Dogs amaze us with their ability to detect scents from just a few molecules. At least we recognize their abilities, and use them to find things like drugs, explosives, and even cancer. But how to we train dogs to focus on one kind of smell? It's a basic dog training technique that's been refined to suit the dog's future job. But there are inherent dangers in these jobs, too.
While rare owing to the fact that the dogs are being used to find hidden drugs (thus likely barriers between the drug and the dog), it does sometimes happen where the dog may be exposed to something so toxic that even trace amounts pose a risk to them, such as relatively recently happened in Broward County, Florida where sniffer dogs were exposed to the extremely potent opioid fentanyl.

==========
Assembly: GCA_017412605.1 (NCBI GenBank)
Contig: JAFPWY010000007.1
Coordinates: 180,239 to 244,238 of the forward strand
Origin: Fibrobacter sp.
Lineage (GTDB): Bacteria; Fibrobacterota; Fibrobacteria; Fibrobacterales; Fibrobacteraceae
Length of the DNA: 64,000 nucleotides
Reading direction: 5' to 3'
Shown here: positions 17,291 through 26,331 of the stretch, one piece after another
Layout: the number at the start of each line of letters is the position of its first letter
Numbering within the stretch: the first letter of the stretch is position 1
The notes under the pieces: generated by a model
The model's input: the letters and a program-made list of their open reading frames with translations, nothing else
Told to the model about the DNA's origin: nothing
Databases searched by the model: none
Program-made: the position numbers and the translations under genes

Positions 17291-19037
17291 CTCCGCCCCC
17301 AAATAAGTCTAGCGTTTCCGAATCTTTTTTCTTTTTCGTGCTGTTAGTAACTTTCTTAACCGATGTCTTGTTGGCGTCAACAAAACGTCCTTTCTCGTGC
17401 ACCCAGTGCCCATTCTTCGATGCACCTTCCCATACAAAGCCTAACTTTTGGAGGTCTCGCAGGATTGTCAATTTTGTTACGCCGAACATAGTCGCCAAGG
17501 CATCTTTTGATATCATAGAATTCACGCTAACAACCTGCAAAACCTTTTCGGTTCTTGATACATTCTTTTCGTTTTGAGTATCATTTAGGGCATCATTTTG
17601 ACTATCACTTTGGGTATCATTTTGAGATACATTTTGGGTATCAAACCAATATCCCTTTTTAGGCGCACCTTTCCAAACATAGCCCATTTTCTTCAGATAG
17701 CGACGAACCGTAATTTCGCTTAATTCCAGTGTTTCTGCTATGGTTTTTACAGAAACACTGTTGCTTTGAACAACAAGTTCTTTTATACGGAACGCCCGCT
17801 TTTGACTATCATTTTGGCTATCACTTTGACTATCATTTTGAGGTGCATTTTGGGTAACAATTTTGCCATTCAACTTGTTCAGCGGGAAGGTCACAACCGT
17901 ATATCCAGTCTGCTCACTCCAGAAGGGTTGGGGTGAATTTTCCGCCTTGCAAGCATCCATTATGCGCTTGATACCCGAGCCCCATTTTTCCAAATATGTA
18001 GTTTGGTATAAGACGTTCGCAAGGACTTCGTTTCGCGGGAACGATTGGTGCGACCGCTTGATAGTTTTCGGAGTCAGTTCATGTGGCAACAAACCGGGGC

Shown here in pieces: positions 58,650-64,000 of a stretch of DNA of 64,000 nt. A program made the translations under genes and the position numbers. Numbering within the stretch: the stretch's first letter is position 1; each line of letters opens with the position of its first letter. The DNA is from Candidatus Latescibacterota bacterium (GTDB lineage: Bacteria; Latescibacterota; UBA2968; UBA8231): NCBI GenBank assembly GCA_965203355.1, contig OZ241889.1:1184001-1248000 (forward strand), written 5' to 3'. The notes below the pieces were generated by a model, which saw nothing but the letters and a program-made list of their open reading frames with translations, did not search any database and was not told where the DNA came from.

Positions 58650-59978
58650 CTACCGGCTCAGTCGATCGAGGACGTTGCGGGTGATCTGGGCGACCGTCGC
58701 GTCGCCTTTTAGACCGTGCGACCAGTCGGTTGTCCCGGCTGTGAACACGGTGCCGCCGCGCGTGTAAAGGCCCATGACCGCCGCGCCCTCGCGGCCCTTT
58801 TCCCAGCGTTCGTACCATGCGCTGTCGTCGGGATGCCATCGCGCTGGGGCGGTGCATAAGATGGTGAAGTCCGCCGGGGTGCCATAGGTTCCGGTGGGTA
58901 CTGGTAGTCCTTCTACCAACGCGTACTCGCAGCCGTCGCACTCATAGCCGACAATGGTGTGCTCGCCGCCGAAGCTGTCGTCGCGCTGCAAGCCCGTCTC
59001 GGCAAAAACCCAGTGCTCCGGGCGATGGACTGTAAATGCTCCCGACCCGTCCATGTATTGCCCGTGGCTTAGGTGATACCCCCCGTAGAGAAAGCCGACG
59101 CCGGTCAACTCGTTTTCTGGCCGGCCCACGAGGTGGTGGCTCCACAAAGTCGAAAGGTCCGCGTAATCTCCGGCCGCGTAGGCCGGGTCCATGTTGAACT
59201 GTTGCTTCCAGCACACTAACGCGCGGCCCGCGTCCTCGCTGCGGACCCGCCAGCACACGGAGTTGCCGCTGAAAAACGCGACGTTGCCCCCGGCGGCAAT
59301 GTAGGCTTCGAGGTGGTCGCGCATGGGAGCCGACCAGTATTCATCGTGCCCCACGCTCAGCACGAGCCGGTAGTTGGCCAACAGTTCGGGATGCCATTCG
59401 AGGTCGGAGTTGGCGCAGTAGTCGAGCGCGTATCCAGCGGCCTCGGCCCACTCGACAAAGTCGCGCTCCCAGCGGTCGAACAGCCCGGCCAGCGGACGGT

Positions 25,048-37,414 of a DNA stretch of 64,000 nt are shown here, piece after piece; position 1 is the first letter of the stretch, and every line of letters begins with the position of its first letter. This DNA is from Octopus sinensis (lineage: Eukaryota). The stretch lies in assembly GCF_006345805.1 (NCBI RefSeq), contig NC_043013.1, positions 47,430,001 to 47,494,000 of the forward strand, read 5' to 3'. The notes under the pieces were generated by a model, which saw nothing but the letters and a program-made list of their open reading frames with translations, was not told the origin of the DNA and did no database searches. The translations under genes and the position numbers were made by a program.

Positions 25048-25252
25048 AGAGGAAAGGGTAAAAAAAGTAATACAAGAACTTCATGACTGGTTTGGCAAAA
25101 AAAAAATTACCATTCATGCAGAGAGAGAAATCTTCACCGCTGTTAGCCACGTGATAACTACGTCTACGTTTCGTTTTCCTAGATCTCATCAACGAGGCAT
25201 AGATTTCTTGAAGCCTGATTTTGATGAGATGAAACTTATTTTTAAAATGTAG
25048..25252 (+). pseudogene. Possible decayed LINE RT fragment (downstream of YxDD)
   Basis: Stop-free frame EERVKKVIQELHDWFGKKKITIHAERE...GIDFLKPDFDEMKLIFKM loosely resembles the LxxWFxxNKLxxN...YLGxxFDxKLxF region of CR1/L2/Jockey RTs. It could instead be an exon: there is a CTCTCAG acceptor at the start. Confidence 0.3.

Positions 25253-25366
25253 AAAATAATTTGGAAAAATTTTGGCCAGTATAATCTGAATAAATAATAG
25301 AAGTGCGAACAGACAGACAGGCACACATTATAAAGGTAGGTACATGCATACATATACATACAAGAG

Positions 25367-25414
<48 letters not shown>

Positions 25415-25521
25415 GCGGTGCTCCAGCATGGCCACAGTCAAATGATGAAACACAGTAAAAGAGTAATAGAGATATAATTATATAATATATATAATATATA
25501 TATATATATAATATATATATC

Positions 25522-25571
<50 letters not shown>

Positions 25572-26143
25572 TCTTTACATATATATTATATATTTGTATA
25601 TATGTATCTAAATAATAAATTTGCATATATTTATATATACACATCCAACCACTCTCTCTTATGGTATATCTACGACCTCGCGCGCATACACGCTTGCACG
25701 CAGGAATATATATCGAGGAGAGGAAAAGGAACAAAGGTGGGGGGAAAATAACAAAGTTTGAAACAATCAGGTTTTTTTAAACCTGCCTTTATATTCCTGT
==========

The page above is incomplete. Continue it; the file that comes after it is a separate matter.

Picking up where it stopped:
To get around this problem, the dog’s handler will keep a vigilant watch and particularly not deploy sniffing dogs at all if there are any loose drugs present. For the unseen drugs that nonetheless may be particularly potent, the handler also might carry things like naloxone with them, which rapidly reverses/blocks the effects of opioids, just in case.
Read about the specific training technique for drug detection dogs, plus some of the benefits and dangers of using dogs to detect drugs and other contraband at Today I Found Out.
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